Self-pollination (facultative or obligatory) is known or suspected for a rather small number of Gesneriaceae (e.g., species of Epithema, Rhynchoglossum, Monophyllaea). Their flowers are mostly small and inconspicuous, often produced in large numbers, and fruit set is almost 100%. Unlike many other members of the family, there is no flower-development strategy that prevents or discourages self-pollination (e.g. male and female parts develop at separate times).

In a few cases the flowers do not open at all and fertilization is within the flower bud (e.g., Streptocarpus nobilis, Codonanthopsis dissimulata). Such “cleistogamous” self-pollination, when it occurs, is generally combined with some instances of “normal” flowers subject to cross-pollination.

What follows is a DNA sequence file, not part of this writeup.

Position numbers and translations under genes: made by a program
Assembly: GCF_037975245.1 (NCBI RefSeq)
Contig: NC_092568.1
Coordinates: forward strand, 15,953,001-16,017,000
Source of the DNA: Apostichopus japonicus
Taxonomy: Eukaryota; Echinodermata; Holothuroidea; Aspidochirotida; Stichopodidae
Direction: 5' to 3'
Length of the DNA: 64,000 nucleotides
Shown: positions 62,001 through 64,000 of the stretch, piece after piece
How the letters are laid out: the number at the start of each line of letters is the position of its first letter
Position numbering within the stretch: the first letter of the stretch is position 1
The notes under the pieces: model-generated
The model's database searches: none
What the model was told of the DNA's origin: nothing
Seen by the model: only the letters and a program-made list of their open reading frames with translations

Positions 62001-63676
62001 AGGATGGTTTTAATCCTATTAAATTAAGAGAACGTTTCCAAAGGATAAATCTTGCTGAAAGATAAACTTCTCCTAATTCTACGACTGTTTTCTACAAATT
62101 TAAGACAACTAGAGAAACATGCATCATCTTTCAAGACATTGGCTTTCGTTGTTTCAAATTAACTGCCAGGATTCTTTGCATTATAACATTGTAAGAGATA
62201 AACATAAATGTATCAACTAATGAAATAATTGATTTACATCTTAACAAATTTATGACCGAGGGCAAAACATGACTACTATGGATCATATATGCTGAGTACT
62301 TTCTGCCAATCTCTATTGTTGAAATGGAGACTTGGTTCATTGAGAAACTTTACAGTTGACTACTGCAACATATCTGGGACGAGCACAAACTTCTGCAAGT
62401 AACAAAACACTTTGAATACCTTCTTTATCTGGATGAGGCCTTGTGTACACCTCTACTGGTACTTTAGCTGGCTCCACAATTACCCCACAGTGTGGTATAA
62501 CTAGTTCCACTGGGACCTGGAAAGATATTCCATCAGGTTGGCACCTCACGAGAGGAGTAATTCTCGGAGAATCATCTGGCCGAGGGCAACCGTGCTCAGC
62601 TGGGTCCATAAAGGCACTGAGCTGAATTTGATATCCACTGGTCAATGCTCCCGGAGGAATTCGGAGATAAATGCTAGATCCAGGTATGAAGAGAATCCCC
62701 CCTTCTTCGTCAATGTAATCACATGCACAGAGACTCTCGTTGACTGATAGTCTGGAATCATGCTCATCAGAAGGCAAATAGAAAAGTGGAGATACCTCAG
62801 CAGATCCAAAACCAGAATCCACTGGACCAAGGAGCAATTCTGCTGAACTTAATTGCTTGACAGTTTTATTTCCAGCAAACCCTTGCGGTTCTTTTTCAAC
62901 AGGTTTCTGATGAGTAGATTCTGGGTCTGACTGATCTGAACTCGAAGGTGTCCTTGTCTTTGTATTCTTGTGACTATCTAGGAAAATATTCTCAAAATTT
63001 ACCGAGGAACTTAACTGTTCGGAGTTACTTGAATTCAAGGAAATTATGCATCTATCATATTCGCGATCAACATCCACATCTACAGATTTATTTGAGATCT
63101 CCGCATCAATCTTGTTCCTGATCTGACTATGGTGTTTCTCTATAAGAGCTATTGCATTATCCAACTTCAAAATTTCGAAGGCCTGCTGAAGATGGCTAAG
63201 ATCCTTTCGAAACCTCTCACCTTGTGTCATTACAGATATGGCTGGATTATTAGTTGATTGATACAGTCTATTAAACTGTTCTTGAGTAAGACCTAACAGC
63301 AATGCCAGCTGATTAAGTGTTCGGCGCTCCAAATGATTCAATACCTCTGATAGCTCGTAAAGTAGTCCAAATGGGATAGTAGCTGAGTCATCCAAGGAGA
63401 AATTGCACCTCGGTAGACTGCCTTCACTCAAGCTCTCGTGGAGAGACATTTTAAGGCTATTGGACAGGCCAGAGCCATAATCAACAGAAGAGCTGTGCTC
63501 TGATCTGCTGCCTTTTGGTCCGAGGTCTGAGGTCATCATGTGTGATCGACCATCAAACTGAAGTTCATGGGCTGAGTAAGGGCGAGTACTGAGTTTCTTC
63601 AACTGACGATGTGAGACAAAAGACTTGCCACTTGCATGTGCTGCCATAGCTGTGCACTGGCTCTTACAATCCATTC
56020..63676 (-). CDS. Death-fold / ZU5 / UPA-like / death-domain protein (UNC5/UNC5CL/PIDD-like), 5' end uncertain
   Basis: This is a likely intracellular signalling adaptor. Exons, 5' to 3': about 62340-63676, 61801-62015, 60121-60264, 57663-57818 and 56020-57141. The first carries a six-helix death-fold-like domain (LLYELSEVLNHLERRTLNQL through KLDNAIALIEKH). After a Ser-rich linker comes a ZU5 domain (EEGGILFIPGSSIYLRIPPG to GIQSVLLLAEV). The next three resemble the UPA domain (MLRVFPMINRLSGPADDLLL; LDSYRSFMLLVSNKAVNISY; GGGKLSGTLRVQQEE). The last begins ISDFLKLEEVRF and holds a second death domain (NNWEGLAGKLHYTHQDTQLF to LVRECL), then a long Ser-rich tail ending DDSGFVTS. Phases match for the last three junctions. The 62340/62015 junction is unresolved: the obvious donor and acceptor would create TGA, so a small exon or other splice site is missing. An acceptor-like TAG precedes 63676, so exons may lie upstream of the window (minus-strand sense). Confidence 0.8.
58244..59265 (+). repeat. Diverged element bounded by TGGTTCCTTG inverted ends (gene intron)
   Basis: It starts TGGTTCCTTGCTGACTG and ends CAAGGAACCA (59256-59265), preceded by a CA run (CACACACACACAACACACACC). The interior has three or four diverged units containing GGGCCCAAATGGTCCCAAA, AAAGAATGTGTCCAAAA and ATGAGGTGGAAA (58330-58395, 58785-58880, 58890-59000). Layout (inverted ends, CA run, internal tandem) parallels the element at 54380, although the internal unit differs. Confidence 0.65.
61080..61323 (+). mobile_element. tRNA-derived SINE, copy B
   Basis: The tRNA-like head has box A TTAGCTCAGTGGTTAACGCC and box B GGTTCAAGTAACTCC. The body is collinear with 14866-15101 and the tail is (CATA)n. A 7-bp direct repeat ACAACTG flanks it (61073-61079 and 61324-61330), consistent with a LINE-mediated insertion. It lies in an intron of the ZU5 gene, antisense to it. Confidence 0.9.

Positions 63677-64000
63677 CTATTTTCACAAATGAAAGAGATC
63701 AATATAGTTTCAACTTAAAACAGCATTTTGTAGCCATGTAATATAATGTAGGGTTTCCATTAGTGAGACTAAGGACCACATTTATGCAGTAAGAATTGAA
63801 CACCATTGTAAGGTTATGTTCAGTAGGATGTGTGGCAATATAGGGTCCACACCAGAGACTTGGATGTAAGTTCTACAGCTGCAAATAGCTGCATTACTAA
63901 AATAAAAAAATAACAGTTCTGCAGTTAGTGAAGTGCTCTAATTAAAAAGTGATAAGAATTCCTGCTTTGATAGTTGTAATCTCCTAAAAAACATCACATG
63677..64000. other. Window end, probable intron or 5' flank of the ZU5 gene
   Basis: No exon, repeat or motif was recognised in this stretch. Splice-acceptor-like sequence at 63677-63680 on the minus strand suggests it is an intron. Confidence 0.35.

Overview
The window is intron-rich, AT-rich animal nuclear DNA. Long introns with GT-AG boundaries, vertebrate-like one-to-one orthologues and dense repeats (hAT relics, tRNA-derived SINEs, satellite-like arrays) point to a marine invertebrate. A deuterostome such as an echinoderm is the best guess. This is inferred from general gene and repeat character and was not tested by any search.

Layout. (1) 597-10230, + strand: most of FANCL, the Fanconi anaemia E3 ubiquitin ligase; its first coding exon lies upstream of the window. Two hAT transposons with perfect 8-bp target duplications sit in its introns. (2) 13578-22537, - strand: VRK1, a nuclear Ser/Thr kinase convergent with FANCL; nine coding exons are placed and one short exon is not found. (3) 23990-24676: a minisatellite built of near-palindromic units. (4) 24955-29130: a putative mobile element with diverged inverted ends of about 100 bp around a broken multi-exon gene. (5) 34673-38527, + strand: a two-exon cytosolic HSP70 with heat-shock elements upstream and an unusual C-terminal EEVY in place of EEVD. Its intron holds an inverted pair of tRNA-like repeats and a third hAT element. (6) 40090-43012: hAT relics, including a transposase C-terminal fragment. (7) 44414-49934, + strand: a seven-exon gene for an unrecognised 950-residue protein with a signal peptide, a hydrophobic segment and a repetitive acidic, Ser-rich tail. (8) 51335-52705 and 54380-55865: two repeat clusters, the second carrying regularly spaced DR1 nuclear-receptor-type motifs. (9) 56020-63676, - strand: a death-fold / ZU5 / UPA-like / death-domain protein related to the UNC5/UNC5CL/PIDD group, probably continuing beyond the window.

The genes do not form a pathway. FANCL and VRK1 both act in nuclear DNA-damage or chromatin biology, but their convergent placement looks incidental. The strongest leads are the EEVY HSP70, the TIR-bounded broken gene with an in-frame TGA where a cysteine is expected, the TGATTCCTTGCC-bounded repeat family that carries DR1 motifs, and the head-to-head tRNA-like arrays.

Codonanthopsis dissimulata produces significant numbers of cleistogamous flowers (B), that never open but self-pollinate and produce seed exposed in a display fruit (E). Normal (chasmogamous) flowers (C) are also present. From Codonanthopsis dissimulata (H.E. Moore) Wiehler in Selbyana 5: 61 (1978) sec. Feuillet and Jansen-Jacobs (2008).